It will be observed from the foregoing description and the drawings, that the weight of the worm 25 tends to carry it downwardly at all times, thereby tending to rotate the wormwheel 24 and the wormwheel 21 in such a direction as to aid the rotation of the worm 28 in its normal direction. As a result, the engine driven worm 25 overcomes substantially all the friction in the mechanism and the synchronizing motor 8 does not have to supply any appreciable power. This is important because it permits the synchronizing motor 8 to be very small and light, and permits a corresponding reduction in the size and weight of the motor generator set 9.
The system has been described with reference to hydraulically actuated, variable pitch propellers. However, the system is not limited to the use of hydraulically actuated propellers, but the system may be employed as shown in Figs. 9 and 10 for use with an electrically controlled variable pitch propeller.
Referring to Fig. 9, the propeller therein illustrated comprises a hub I having a pair of propeller blades I M rotatably mounted therein, each blade having on its inner end a bevel gear I02, both of which mesh with a common bevel gear I03. Rotation of the bevel gear I02 simultaneously rotates the gears I02 and the blades I0 I-I0! in oppositedirections to vary the pitch of the blades, and the gear I03 is selectively rotatable in either direction through a gear train I04 by a reversible electric motor I05, all contained in a case I06 etxending axially from the hub of the propeller. The gear train I04 may be of conventional construction and is merely for the purpose of providing a large speed reduction between the motor I05 and the gear I03 so that a small motor will have sumcient power to rotate the propeller blades and at the same time provide sufiicient friction so that the mechanism is irreversible; i. e., the motor canv not be rotated by the propeller blades. The motor I05 may be any one of a number of types. A common type that might be employed is an ordinary D. C. motor having a. permanent magnet field and a conventional armature, commutator and brushes. Such a motor may be run in either direction by merely reversing the current to the brushes. In the particular motor shown in Fig. 9 the leads from the motor are carried by a cable I01 back through the gear train I04 and through the hub I00 and connected to a pair of slip rings I09 on the propeller shaft, which slip rings are engaged by a pair of brushes H0. One. of the brushes H0 is connected to a common contact H4 between a pair of batteries H2 and H3, and the other brush H0 is connected by a lead H5 to a contact H6 which is adapted to be connected to either one of two contacts H1 and H8, respectively. Contact H1 is connected to the negative terminal of the battery H2 and the contact H8 is connected to the positive terminal of battery H3. Therefore if the movable contact H6 is moved upwardly into engagement with the contact H8, current is supplied to the armature of the motor I05 in one direction from the battery H3 and if the contact H6 is moved downwardly against the fixed contact HI, current is applied to the armature of the motor I05 in the opposite direction from the battery H2. When the contact H6 is in mid-position, it contacts with neither of the contacts H'I nor H8 and the motor I05 remains stationary.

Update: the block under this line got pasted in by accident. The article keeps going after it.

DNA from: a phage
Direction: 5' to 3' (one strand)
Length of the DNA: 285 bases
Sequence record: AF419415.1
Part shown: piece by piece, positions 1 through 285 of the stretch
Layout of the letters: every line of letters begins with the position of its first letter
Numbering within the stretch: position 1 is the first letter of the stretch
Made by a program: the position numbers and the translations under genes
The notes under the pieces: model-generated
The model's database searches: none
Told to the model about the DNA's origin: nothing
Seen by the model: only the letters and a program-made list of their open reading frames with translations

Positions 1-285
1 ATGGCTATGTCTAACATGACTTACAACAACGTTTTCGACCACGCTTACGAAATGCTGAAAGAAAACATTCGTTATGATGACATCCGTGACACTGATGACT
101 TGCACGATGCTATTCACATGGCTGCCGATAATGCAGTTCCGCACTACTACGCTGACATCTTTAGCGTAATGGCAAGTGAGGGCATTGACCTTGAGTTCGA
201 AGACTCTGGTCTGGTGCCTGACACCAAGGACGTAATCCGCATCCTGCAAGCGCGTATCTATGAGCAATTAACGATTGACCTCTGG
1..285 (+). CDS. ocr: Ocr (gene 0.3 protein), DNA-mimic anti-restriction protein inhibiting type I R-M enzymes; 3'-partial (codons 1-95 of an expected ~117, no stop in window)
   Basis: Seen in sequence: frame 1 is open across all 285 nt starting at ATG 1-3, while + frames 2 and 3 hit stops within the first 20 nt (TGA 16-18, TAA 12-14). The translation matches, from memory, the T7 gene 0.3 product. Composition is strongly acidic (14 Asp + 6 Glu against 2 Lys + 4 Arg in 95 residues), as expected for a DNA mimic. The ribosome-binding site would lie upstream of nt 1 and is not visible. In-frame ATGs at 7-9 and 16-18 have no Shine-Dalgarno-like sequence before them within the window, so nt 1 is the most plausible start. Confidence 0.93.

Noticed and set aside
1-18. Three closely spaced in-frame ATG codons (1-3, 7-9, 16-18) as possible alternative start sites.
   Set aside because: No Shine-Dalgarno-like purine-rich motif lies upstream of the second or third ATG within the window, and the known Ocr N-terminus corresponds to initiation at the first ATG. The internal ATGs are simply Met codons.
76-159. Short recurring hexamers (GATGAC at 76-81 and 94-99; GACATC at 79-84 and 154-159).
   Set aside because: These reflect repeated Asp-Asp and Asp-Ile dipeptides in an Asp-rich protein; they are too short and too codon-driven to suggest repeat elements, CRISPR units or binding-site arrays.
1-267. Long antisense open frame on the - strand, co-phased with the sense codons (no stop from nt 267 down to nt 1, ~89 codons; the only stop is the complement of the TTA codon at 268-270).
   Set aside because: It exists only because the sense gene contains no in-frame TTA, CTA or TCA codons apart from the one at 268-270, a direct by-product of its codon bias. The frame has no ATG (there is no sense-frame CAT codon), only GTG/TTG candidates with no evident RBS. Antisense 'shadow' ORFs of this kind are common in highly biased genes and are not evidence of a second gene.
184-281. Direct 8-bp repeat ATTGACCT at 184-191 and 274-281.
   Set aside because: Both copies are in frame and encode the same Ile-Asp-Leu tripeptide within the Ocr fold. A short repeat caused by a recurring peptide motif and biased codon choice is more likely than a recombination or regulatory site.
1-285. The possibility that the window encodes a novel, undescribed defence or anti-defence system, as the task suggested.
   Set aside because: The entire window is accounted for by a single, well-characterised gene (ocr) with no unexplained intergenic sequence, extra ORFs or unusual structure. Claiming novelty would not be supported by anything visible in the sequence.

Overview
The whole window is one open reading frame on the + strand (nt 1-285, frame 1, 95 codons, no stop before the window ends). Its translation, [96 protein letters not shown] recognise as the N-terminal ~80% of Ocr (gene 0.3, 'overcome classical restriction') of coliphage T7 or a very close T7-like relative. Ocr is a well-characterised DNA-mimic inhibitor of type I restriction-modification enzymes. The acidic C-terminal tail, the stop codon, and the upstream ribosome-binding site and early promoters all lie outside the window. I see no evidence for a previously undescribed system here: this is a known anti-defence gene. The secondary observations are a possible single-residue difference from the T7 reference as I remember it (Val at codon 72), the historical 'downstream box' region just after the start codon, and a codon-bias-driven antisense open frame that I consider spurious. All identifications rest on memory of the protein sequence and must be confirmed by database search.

In the modification shown in Fig. 10, the contact H6 is adapted to be actuated by vertical movement of the worm 25. To this end contact H5 is insulatingly secured to the outer end of a lever I20 which is fulcrumed as by a pair of bushings l2l in the wall of the casing 20 and has on its inner end a yoke engaging an annular groove I22 in the worm 25. Therefore vertical movement of the worm 25, in response to excessive speed of the associated engine, will close the movable contact H5 on the contact H! to drive the electric motor I05 in such a direction as to increase the pitch of the propeller blades IOI. On the other hand, if the engine runs too slow and the worm 25 moves downwardly, the contact H6 will be closed on contact H8 to run the electric motor I05 in the opposite direction and reduce the pitch of the propeller blades IOI.
It will be observed that the electrical control system as described functions merely to vary the pitch of the propeller and takes the place of the hydraulically actuated variable pitch propeller and the hydraulic system, including the valve piston 62 of Fig. 2. However, there need be no other change in the system shown in Fig. 2, and the other hydraulic elements incorporated in the grat Search Room system of Figs. 2, 7 and 8 can be employed to control the throttle.
A particular advantage of my system, whether it employs the full hydraulic control or the electrical control of the variable pitch propeller and specific embodiment thereof, with one variation, has been described in detail, but it will be apparent to those skilled in the art that many changes other than those mentioned can be made without departing from the invention, and